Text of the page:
Church was born in Rhode Island, and graduated from Harvard University in 1754 - so you're meeting him here just out of college. He'll be appointed head of the medical wing of the Continental Army in 1775, but for God's sake don't tell him, it'll go straight to his head.
Church goes on to become a vocal Patriot - which makes him sound like a member of a weird barbershop quartet. But he was a member of the Sons of Liberty, and his local Committee of Correspondence. He'll even speak at the third anniversary of the Boston Massacre.
He's also got a house in a very nice part of town - being a doctor must pay well.
It turns out Church is either an excellent liar - or he changed his allegiances from the rebels back to the British sometime before 1775. That's when he was caught sending coded messages to the British forces in Boston. Rather than being hanged for treason, Church was simply jailed and later exiled. That took some fast talking on his part. His defense was that he was actually HELPING the Continental Army by exaggerating troop estimates and gunpowder stores. That's some quick thinking.
Lucky for Church the Continental Army only ever knew about the one coded letter. More modern research has showed that he'd been ferrying papers to the British for some time, possible to pay off some of his debts.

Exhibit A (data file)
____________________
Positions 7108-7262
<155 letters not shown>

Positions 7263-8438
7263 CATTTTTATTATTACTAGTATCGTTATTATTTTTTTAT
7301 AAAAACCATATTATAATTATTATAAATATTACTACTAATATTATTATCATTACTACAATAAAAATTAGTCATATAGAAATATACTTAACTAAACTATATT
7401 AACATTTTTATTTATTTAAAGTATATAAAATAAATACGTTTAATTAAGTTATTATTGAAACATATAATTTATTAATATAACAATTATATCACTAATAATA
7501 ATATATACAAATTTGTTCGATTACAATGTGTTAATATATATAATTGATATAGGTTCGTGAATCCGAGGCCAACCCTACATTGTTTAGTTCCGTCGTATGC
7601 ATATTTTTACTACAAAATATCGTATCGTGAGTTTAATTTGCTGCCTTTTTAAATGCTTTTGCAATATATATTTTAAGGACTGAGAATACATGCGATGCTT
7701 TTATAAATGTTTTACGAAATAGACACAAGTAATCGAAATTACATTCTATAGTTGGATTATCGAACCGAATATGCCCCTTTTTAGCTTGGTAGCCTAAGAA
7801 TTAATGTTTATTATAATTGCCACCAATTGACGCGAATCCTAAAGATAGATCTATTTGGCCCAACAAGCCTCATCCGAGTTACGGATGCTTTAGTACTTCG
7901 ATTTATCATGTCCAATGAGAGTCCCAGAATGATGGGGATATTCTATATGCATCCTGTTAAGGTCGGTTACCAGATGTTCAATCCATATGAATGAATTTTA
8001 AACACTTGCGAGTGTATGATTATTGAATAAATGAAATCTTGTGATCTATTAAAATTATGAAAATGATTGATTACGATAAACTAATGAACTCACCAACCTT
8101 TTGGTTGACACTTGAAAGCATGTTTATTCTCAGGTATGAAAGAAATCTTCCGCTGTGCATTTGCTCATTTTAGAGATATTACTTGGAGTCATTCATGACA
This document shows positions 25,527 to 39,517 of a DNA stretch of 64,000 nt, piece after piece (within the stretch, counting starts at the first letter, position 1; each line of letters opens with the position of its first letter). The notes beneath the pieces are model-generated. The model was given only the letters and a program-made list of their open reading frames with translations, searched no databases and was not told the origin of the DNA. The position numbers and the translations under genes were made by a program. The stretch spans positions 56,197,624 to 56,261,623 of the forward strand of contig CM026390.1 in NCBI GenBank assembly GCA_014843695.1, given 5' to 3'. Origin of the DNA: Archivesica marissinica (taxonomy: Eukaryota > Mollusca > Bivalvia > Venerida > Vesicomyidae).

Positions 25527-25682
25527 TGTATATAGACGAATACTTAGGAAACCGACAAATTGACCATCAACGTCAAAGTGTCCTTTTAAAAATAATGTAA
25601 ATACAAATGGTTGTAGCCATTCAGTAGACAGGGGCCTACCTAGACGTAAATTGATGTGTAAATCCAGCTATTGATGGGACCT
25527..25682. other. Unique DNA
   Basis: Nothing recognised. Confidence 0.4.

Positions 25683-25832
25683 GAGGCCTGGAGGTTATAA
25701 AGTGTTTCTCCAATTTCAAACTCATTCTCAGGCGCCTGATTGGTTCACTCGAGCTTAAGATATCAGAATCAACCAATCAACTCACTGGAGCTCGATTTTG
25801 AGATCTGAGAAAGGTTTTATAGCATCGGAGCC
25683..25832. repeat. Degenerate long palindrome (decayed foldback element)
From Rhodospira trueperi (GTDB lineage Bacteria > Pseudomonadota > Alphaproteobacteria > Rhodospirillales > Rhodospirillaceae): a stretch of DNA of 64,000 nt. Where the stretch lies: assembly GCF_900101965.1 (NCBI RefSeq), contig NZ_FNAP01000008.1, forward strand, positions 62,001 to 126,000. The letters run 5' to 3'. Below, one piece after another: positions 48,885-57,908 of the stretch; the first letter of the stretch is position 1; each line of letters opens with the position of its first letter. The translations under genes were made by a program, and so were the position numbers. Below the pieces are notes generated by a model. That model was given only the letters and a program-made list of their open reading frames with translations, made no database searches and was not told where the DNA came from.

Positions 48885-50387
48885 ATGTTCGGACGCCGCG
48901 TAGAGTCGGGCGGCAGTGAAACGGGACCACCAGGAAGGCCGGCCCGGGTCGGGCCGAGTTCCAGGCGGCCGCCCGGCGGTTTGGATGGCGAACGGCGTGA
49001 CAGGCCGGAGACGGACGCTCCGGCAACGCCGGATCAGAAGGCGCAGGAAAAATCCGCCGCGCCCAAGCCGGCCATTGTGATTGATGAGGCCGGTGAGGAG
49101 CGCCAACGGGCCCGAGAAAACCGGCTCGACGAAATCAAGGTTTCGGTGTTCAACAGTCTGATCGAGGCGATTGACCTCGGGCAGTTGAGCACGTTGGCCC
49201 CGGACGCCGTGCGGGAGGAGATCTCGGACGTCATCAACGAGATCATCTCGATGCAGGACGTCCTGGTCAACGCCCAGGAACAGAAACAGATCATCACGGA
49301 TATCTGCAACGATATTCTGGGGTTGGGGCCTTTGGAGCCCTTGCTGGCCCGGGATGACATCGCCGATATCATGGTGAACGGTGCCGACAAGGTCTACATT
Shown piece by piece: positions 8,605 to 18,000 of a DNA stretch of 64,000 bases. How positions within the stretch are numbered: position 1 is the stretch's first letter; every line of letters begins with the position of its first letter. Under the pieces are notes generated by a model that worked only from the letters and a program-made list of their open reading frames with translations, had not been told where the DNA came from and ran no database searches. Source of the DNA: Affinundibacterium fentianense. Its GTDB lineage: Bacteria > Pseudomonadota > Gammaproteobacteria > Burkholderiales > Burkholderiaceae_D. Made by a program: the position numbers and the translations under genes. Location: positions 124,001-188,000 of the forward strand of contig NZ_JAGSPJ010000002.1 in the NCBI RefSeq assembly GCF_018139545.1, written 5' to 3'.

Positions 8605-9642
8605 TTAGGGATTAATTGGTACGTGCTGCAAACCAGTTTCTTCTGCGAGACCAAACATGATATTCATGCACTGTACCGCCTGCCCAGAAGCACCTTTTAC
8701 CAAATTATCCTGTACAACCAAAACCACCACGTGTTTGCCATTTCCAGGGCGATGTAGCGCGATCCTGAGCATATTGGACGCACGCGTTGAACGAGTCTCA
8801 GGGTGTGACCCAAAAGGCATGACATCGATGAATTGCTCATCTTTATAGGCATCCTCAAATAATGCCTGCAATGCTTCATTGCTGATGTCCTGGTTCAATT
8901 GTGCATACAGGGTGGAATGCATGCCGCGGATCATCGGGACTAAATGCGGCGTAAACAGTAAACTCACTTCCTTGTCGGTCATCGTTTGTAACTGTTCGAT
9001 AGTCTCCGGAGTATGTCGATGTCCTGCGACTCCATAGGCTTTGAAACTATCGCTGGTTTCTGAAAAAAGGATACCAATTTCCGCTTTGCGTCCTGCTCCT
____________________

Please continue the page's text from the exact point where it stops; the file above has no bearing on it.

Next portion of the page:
Incidentally, his expensive mansion was seized by the newly formed American government and sold to pay off war debts - but not until after it was ransacked by angry rebels. That may seem like poetic justice, but it's somewhat unfair - at the time Church wasn't even living there. He'd left it to his wife, who he'd abandoned for another woman.
Seems he made a habit of betrayal. What a catch.
More on the betrayal theme - in selling out to the British, it looks like Church turned traitor on the Templars as well. I can't decide if I think that's incredibly gutsy or terminally stupid. Given how Church ended up, I'm going with the latter. He sounds like someone who'd betray HIMSELF (if the other him paid the first him well enough.)